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From "Andrew Purtell (JIRA)" <j...@apache.org>
Subject [jira] [Resolved] (HBASE-3382) Make HBase client work better under concurrent clients
Date Tue, 06 Jan 2015 16:54:34 GMT

     [ https://issues.apache.org/jira/browse/HBASE-3382?page=com.atlassian.jira.plugin.system.issuetabpanels:all-tabpanel

Andrew Purtell resolved HBASE-3382.
    Resolution: Later
      Assignee:     (was: ryan rawson)

I'd argue the old YCSB client code was poor both in terms of YCSB's objective and server loading
management (stampeding via multiple threads flushing deep write buffers). We should redo the
analysis using LoadTestTool or the new YCSB client at https://github.com/apurtell/ycsb/tree/new_hbase_client.
Resolving as Later. Can reopen if someone wants to take it up. I'm guessing probably that
won't happen.

Thanks for the nudge [~clehene]. 

> Make HBase client work better under concurrent clients
> ------------------------------------------------------
>                 Key: HBASE-3382
>                 URL: https://issues.apache.org/jira/browse/HBASE-3382
>             Project: HBase
>          Issue Type: Improvement
>          Components: Performance
>            Reporter: ryan rawson
>              Labels: delete
>         Attachments: HBASE-3382-nio.txt, HBASE-3382.txt
> The HBase client uses 1 socket per regionserver for communication.  This is good for
socket control but potentially bad for latency.  How bad?  I did a simple YCSB test that had
this config:
>  readproportion=0
>  updateproportion=0
>  scanproportion=1
>  insertproportion=0
>  fieldlength=10
>  fieldcount=100
>  requestdistribution=zipfian
>  scanlength=300
>  scanlengthdistribution=zipfian
> I ran this with 1 and 10 threads.  The summary is as so:
> 1 thread:
> [SCAN]	 Operations	1000
> [SCAN]	 AverageLatency(ms)	35.871
> 10 threads:
> [SCAN]	 Operations	1000
> [SCAN]	 AverageLatency(ms)	228.576
> We are taking a 6.5x latency hit in our client.  But why?
> First step was to move the deserialization out of the Connection thread, this seemed
like it could have a big win, an analog change on the server side got a 20% performance improvement
(already commited as HBASE-2941).  I did this and got about a 20% improvement again, with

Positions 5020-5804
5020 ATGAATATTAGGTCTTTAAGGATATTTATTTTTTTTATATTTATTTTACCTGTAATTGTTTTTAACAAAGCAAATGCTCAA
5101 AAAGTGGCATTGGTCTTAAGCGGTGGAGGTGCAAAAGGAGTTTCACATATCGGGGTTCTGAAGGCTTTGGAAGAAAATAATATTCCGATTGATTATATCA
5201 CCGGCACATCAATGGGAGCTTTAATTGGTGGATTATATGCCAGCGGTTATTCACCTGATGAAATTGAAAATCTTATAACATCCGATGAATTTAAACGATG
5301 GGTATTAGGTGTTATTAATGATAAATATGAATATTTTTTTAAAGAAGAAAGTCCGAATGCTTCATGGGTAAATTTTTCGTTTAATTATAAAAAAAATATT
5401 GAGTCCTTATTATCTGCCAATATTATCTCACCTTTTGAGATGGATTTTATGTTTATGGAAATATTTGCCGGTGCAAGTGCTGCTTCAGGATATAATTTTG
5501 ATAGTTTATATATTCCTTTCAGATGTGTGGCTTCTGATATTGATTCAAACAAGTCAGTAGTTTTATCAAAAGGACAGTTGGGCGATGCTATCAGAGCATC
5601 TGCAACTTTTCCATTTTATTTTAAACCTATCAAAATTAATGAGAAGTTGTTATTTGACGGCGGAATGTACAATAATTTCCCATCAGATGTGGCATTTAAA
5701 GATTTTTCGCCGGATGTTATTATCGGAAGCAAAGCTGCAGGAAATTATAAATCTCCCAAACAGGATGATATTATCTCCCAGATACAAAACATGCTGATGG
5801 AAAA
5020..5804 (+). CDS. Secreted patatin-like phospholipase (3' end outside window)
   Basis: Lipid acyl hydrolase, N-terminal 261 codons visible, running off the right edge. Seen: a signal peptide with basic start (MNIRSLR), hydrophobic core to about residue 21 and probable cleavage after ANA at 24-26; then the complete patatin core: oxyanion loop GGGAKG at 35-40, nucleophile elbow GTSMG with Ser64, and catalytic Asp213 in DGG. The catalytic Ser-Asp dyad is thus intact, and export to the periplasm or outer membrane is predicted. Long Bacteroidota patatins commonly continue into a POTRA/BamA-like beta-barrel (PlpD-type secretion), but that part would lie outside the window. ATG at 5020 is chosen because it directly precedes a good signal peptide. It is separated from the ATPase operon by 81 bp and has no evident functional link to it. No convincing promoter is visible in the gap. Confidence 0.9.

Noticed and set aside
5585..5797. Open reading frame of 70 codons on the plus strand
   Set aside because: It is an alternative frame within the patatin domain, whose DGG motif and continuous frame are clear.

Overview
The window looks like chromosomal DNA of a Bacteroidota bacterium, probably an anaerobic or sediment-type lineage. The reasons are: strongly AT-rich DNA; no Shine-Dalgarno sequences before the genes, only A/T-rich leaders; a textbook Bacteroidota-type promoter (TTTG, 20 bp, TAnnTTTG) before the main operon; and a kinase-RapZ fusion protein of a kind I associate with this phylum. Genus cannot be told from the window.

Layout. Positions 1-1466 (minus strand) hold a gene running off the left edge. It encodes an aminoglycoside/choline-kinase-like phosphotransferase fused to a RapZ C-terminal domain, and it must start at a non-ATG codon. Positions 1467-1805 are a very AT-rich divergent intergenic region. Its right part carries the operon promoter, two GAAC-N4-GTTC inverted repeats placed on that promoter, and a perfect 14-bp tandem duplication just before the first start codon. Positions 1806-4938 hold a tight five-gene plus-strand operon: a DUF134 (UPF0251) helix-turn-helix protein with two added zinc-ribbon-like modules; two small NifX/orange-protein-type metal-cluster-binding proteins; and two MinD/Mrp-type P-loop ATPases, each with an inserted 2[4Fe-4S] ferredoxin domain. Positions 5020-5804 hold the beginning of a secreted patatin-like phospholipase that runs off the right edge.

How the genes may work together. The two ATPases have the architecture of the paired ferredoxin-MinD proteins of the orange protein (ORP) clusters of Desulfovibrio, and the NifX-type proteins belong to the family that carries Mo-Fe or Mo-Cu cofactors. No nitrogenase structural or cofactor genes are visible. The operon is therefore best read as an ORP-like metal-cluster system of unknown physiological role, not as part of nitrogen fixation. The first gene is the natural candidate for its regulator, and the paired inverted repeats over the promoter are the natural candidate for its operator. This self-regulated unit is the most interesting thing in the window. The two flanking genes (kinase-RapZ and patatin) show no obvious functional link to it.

that 228ms number going to about 190 ms.  
> So I then wrote a high performance nanosecond resolution tracing utility.  Clients can
flag an API call, and we get tracing and numbers through the client pipeline.  What I found
is that a lot of time is being spent in receiving the response from the network.  The code
block is like so:
>         NanoProfiler.split(id, "receiveResponse");
>         if (LOG.isDebugEnabled())
>           LOG.debug(getName() + " got value #" + id);
>         Call call = calls.get(id);
>         size -= 4;  // 4 byte off for id because we already read it.
>         ByteBuffer buf = ByteBuffer.allocate(size);
>         IOUtils.readFully(in, buf.array(), buf.arrayOffset(), size);
>         buf.limit(size);
>         buf.rewind();
>         NanoProfiler.split(id, "setResponse", "Data size: " + size);
> I came up with some numbers:
> 11726 (receiveResponse) split: 64991689 overall: 133562895 Data size: 4288937
> 12163 (receiveResponse) split: 32743954 overall: 103787420 Data size: 1606273
> 12561 (receiveResponse) split: 3517940 overall: 83346740 Data size: 4
> 12136 (receiveResponse) split: 64448701 overall: 203872573 Data size: 3570569
> The first number is the internal counter for keeping requests unique from HTable on down.
 The numbers are in ns, the data size is in bytes.
> Doing some simple calculations, we see for the first line we were reading at about 31
MB/sec.  The second one is even worse.  Other calls are like:
> 26 (receiveResponse) split: 7985400 overall: 21546226 Data size: 850429
> which is 107 MB/sec which is pretty close to the maximum of gige.  In my set up, the
ycsb client ran on the master node and HAD to use network to talk to regionservers.
> Even at full line rate, we could still see unacceptable hold ups of unrelated calls that
just happen to need to talk to the same regionserver.
> This issue is about these findings, what to do, how to improve. 

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